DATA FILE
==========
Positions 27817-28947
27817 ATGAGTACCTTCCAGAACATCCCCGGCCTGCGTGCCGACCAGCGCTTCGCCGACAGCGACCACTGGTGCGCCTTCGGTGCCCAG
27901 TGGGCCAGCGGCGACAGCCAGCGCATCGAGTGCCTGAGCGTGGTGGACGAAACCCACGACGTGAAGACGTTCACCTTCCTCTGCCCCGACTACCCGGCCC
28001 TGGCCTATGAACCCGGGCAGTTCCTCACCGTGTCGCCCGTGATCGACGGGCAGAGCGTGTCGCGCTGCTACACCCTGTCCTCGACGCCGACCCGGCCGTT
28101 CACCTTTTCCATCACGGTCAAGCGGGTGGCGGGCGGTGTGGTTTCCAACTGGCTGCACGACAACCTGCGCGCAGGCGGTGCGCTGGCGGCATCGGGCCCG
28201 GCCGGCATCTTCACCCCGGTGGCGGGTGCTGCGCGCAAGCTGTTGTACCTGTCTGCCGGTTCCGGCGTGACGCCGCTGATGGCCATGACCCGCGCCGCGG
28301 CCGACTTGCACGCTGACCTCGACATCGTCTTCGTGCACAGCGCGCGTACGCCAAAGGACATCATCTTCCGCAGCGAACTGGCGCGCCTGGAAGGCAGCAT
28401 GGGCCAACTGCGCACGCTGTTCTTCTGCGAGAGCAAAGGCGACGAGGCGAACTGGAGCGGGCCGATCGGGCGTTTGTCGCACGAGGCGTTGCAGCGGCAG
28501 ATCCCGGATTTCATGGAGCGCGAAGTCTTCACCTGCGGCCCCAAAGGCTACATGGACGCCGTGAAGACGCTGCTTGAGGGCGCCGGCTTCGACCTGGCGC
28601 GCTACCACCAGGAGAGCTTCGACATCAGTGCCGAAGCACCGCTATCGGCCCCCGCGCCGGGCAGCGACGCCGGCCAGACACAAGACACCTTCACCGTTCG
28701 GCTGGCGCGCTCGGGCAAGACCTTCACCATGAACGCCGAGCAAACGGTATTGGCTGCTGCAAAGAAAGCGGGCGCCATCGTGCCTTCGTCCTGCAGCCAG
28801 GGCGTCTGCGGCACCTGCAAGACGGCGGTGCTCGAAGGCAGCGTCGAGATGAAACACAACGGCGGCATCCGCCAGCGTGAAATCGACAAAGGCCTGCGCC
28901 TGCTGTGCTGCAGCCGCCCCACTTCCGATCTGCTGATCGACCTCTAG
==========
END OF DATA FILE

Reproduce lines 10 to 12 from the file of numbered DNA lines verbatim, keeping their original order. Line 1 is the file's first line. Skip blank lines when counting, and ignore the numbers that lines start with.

28601 GCTACCACCAGGAGAGCTTCGACATCAGTGCCGAAGCACCGCTATCGGCCCCCGCGCCGGGCAGCGACGCCGGCCAGACACAAGACACCTTCACCGTTCG
28701 GCTGGCGCGCTCGGGCAAGACCTTCACCATGAACGCCGAGCAAACGGTATTGGCTGCTGCAAAGAAAGCGGGCGCCATCGTGCCTTCGTCCTGCAGCCAG
28801 GGCGTCTGCGGCACCTGCAAGACGGCGGTGCTCGAAGGCAGCGTCGAGATGAAACACAACGGCGGCATCCGCCAGCGTGAAATCGACAAAGGCCTGCGCC